A utility executive, speaking anonymously, commented “We made our choice of communications platform based on total cost of ownership, but right now we do our own backhaul.  If one of the vendors we were evaluating had offered backhaul services at the time, we definitely would have taken that into consideration.”  By adding another major feature to its platform, Triliiant enlarged its scope of supported functions and more importantly, signaled to the market the robustness of its platform for even more expansion.

2. Leverage Existing Standards

Trilliant chose to adopt an existing market standard for its mesh networking, rather than a proprietary standard.  “Our choice of 802.15.4 as our RF mesh standard provided us with a foundation to leverage a mass market standards-based technology into this application,” said Karr.  “The standard already had a lot of thought on things like co-existence of other in-band RF devices.   Lots of competing products out there don’t have a way to deal with interference.”

While competitors with proprietary communications protocols must invest R&D dollars to regularly upgrade the standards and deal with new issues as they arise, Trilliant can leverage the R&D that goes into each successive generation of the 802.15.4 standard.   This decision also gives the company a wider selection of chip vendors and a more convincing case to potential customers that its platform will become a widely-adopted industry standard.

3. Customize for different Regulatory Structures

Trilliant offers products that make sense under a variety of utility regulatory structures.  “This is a unique environment because utilities’ decisions aren’t always straight business decisions,” said Conant.  “There are various constituents who have to be involved in the buying decision.  The constituents and the process are different, depending on the regulatory framework.”  Trilliant offers a solution to the three major regulatory frameworks under which utilities operate: munis, competitive deregulated, and investor-owned:

Municipal utilities (“munis”) are generally run as part of a local government, reporting up to a city council.  Since a local government considers both political and financial inputs, a straight cost-benefit analysis is usually insufficient for this customer class to reach a decision.  Munis also generally have less IT capabilities.  “Munis have a variety of technical needs that are different from an IOU,” said Conant.  “We tailor the product to match their budget and the effort they want to spend managing the system.”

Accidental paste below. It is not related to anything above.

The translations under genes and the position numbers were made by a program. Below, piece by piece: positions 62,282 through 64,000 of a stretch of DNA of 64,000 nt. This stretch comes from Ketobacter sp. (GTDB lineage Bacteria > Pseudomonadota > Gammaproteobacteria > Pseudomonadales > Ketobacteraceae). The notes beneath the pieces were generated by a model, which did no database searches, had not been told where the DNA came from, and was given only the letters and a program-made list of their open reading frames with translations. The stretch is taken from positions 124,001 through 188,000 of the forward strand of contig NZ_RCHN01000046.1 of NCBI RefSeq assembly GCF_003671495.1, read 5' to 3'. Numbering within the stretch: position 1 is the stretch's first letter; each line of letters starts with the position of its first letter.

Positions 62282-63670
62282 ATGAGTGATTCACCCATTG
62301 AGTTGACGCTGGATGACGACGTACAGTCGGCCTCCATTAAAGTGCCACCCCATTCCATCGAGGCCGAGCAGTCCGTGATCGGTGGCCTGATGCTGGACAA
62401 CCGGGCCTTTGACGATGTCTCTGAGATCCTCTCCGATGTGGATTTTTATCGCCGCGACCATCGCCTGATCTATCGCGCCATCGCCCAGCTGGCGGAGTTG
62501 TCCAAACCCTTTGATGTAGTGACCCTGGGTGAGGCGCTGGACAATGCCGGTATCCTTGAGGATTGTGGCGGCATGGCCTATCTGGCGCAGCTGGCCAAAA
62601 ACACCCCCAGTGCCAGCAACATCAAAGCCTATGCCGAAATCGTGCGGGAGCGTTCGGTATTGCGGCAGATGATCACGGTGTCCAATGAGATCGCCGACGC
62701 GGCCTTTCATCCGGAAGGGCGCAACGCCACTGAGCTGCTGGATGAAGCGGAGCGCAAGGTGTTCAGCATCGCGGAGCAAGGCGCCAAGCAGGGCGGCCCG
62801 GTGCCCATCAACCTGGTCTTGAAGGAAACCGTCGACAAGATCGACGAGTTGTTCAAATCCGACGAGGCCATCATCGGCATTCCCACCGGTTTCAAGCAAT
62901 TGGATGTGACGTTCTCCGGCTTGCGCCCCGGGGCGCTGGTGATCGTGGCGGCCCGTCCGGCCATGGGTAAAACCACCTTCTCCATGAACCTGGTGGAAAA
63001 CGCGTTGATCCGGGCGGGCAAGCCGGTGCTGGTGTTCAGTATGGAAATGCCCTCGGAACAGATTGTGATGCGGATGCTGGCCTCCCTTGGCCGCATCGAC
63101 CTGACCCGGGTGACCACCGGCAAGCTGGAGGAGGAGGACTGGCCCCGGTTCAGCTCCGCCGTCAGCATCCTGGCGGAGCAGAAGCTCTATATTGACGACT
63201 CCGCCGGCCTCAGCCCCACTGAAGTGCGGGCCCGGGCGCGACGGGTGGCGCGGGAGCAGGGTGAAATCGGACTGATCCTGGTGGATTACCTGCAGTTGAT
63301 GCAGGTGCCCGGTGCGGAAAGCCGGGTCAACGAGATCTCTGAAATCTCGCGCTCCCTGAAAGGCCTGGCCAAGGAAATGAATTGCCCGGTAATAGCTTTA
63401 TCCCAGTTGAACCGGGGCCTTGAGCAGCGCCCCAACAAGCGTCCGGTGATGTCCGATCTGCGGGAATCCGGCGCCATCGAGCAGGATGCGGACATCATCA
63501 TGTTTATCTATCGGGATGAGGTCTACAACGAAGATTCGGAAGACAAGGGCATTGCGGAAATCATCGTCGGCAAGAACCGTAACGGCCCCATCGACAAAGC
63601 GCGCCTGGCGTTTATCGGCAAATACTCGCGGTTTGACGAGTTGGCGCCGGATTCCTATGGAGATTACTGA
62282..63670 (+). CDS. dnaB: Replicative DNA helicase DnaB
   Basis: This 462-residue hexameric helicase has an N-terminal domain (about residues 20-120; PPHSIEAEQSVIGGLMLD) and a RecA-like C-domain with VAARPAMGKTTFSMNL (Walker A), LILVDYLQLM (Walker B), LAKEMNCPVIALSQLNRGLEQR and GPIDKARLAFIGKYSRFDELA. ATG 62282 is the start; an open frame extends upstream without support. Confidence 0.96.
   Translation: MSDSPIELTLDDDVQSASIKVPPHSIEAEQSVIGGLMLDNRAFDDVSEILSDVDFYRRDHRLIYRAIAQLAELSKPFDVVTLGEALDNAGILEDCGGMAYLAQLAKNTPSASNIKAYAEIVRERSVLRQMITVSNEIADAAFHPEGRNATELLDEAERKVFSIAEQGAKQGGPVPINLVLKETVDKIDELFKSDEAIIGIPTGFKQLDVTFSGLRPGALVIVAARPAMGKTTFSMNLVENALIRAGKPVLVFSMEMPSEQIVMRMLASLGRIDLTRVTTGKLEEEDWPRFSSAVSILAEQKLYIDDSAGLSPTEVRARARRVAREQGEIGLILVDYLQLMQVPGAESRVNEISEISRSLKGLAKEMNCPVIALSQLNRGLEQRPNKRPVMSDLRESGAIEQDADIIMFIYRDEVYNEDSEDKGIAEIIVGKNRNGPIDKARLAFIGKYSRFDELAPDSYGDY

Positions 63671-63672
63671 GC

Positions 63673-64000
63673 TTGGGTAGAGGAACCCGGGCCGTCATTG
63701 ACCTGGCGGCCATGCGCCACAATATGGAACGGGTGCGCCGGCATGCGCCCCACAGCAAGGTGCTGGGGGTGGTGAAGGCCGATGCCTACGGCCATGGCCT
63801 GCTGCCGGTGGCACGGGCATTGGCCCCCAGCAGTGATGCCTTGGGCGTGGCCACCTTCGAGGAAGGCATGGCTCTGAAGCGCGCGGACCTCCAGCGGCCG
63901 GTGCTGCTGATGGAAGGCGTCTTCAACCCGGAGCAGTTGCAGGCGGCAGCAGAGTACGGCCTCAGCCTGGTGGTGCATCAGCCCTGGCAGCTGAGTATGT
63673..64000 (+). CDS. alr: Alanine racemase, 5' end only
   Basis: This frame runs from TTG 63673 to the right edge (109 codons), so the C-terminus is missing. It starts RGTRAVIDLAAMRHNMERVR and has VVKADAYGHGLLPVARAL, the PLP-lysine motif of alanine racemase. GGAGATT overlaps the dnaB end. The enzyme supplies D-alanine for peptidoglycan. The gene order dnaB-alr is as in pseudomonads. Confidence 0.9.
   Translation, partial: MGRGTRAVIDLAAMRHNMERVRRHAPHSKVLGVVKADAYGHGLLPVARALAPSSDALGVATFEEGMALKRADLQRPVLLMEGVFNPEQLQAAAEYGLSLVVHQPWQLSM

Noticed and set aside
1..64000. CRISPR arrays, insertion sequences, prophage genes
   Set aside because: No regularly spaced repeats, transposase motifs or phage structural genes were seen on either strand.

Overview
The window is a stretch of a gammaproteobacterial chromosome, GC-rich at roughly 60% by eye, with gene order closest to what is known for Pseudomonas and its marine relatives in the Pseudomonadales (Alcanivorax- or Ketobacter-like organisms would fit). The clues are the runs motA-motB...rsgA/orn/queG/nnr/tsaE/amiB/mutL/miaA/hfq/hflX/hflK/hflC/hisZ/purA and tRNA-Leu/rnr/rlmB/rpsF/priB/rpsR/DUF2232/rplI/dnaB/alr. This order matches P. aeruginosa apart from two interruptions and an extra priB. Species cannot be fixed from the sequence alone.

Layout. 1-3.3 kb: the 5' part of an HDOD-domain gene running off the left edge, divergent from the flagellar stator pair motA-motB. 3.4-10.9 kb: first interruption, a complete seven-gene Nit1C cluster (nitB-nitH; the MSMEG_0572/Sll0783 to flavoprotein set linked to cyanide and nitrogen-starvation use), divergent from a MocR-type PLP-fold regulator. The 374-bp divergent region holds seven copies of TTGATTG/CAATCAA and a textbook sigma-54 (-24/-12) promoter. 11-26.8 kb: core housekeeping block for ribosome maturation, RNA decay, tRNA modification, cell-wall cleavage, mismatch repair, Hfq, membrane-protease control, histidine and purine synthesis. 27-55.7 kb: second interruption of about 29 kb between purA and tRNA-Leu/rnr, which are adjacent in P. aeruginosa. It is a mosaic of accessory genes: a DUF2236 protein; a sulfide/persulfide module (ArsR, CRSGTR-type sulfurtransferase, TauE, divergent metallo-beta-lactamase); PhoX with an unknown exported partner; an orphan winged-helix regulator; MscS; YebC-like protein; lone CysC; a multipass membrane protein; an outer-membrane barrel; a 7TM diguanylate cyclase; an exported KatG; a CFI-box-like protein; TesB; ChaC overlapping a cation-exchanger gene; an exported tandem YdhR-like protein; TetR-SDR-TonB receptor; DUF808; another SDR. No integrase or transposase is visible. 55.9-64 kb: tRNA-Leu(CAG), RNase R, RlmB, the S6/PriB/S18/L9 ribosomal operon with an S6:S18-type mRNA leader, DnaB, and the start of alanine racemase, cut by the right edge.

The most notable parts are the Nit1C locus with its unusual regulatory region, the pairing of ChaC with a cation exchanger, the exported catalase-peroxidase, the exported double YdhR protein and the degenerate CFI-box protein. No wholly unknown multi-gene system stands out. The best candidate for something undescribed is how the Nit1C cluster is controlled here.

Competitive deregulated utilities are free to set their energy prices as they compete for customers’ business.  Energy retailers in this environment aim to add value through smart grid services and capture that value in the form of higher prices.  “Utilities in deregulated environments are not limited to the grid side of the meter, so they can directly offer energy management services,” said Conant.  “Our products span multiple tiers and application sets of the smart grid, including wide area networking, metering, and home area networks.”  Trilliant offers a product based on cellular communications, rather than on a mesh network, for this segment of the market, simplifying the operational requirements each time customers switch providers.

For investor-owned utilities, any expenses are recovered by the IOU through increased rates.  Because a public utilities commission must approve expenditures, a vendor must emphasize that their product is cost effective for the entire society – not just for the utility.  A communications platform based on a mesh network [1] is more appropriate under this regulatory structure, since it is cheaper to deploy.

By customizing its products for utilities under a range of different regulatory structures, Trilliant is tipping the network externalities in the market in favor of its platform.

Selling a Platform to Utilities
The smart grid communications platform represents a major opportunity for sustained revenue, because once a platform becomes established, switching costs are high.  In this space, technology leadership is not enough to guarantee success.  Convincing utilities to commit to a particular platform requires offering robustness and flexibility.  By building its product marketing strategy around demonstrating long-term viability, Trilliant aims to take advantage of network externalities and establish its solution as the standard platform in the industry. 

For more, see http://www.trilliantinc.com

 


 
[1] Mesh networks are cheaper to deploy because fewer relay points (data aggregation devices) are needed.  Messages are passed from device to device instead of directly to the relay points, as in a cellular network.

 

Mark Chew

About

Mark Chew presently leads the distributed generation policy and strategy at Pacific Gas and Electric Company in San Francisco. He joined PG&E in 2010 as an internal consultant, and he has also worked on demand-side management programs and forecasting distributed generation penetration. Mark received his MBA and MS in Chemical Engineering graduated from MIT; he also holds MS and BS degrees in Electrical Engineering and Computer Science from UC Berkeley. While at MIT, Mark was a founding editor of the MIT Entrepreneurship Review and was a lead organizer for the MIT Energy Conference. Before MIT, Mark spent 4 years at Qualcomm designing RF chips now used in mobile devices, including the iPad 3 and iPhone 4, 4S, and 5.